The cost of public liability insurance depends upon many different factors, and can literally range from $500 to $500,000 or more!
Given the huge spread, there are clearly a lot of factors at play when calculating the cost of public liability insurance for a business.
If you’re simply after some quotes, please call us on 1800 090 888 or click the button below.
For those that are more interested in learning about public liability insurance cost and how it is calculated, please read on…
Public liability insurance is undoubtedly the most common form of business insurance.
If you could only afford one type of insurance for your business, public liability is likely the one you’d want to spend your money on.
But just how much money should you be spending on public liability insurance?
The answer of course depends hugely on the specifics of your business.
In this guide we’ll run through the following factors which can affect your public liability insurance cost:
- Level of cover
- Size of business
- Business activities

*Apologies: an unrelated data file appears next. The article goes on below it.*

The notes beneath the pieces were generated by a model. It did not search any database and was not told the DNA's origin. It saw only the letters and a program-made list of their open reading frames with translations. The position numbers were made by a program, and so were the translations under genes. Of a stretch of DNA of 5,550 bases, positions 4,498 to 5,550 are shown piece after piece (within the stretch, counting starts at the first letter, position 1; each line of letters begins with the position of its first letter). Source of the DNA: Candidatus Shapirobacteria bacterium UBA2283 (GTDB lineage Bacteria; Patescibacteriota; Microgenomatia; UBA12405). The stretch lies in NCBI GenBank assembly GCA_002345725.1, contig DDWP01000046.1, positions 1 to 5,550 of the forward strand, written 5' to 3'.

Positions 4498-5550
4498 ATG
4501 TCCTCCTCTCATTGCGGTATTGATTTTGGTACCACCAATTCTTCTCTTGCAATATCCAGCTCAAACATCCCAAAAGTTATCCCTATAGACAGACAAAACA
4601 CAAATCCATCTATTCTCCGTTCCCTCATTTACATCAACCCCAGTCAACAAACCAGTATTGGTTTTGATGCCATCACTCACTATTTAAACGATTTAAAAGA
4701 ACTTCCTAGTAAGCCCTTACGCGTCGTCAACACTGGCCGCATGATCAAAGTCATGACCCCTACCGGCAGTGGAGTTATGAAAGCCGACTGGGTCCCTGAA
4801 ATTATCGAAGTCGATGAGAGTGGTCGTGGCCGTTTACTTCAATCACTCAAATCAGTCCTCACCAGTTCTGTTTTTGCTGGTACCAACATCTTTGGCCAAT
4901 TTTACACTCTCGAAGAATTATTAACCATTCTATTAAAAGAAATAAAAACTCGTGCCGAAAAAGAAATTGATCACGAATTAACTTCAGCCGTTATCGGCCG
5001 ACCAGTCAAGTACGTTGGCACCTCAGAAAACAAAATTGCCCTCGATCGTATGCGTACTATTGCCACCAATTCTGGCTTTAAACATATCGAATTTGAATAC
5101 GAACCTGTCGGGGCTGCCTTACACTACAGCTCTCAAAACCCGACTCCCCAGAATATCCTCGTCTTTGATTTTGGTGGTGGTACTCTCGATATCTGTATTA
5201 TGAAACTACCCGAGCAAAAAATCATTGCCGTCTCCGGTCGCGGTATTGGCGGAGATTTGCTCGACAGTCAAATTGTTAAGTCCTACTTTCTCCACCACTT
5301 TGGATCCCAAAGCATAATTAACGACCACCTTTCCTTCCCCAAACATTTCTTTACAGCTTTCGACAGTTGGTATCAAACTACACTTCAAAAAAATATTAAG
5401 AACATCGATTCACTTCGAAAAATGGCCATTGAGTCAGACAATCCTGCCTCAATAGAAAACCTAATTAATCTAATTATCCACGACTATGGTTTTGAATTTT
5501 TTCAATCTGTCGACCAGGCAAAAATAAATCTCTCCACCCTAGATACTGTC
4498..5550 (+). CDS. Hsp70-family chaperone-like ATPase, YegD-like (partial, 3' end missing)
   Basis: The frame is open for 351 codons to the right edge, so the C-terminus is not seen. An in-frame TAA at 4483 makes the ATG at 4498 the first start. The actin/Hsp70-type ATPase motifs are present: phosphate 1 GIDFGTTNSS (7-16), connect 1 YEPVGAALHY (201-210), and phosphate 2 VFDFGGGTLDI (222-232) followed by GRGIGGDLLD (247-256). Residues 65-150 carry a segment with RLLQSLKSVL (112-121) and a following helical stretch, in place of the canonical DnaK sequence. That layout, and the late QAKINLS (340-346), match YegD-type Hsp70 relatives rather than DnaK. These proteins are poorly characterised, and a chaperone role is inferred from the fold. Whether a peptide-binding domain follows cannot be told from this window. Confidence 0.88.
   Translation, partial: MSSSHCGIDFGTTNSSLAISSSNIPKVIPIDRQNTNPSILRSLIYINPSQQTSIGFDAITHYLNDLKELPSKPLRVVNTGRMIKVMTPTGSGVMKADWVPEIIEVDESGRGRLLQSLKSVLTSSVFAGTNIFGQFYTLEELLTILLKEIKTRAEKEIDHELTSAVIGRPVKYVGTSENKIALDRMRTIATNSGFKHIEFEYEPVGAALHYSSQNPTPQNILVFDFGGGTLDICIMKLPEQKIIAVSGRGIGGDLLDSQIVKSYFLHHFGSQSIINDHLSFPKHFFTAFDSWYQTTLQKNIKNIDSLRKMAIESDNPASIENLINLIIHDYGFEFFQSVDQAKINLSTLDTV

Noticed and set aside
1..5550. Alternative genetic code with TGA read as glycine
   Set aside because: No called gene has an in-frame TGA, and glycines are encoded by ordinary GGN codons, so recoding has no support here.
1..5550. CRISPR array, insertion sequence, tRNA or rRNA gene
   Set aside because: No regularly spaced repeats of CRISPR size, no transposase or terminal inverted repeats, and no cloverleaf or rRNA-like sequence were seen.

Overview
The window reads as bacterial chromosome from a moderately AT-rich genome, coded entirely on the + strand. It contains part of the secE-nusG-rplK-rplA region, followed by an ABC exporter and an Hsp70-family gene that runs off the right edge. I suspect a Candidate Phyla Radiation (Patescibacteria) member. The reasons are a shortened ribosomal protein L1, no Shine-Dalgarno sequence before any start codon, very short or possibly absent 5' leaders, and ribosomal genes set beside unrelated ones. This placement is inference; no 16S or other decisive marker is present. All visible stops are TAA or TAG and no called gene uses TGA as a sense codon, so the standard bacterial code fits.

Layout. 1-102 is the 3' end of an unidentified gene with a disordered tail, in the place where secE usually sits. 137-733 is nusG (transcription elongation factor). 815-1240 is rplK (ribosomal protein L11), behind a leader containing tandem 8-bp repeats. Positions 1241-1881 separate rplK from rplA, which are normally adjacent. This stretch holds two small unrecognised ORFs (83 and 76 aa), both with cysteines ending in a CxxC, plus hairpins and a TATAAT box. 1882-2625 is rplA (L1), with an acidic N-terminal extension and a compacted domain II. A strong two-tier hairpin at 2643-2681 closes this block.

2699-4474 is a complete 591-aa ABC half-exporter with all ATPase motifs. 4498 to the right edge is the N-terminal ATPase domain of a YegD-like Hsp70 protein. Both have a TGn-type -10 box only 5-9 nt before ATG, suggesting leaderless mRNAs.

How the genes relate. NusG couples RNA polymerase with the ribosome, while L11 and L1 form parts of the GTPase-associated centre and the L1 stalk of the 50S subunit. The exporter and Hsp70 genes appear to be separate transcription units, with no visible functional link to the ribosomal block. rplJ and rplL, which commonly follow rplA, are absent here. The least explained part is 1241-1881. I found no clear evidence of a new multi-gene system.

- Work locations
- Subcontractor and labour hire use
- Claims history
There can be other factors, but the vast majority of premium pricing will come down to these factors.
We’ll now take a look at each on in closer detail.
Level of cover
We’ll start with a very easy one, which is the amount of cover you require.
For most businesses in Australia there are three options for the amount of public liability insurance you can hold:
- $5 million
- $10 million
- $20 million
Some businesses operating in higher risk areas, such as those involving public utilities and infrastructure, may require higher amounts such as $50 million.
It makes sense that the more cover you need, the most the insurance is going to cost.
Whilst $5 million cover will cost you more than $10 million, the good news is that the price won’t double from $5 to $10 million, and certainly won’t quadruple from $5 to $20 million!
Each insurance company will have a slightly different calculation for how the increase in coverage affects the premium, and the only way to know this is by requesting comparative quotes.
The amount of cover you require will depend largely on the types of contracts your business has entered into, or what licensing requirements your business may have.
For example, an electrician in QLD will require a minimum of $5 million for their licence, but they may have signed a contract to work on a shopping centre that requires all contractors have $20 million cover.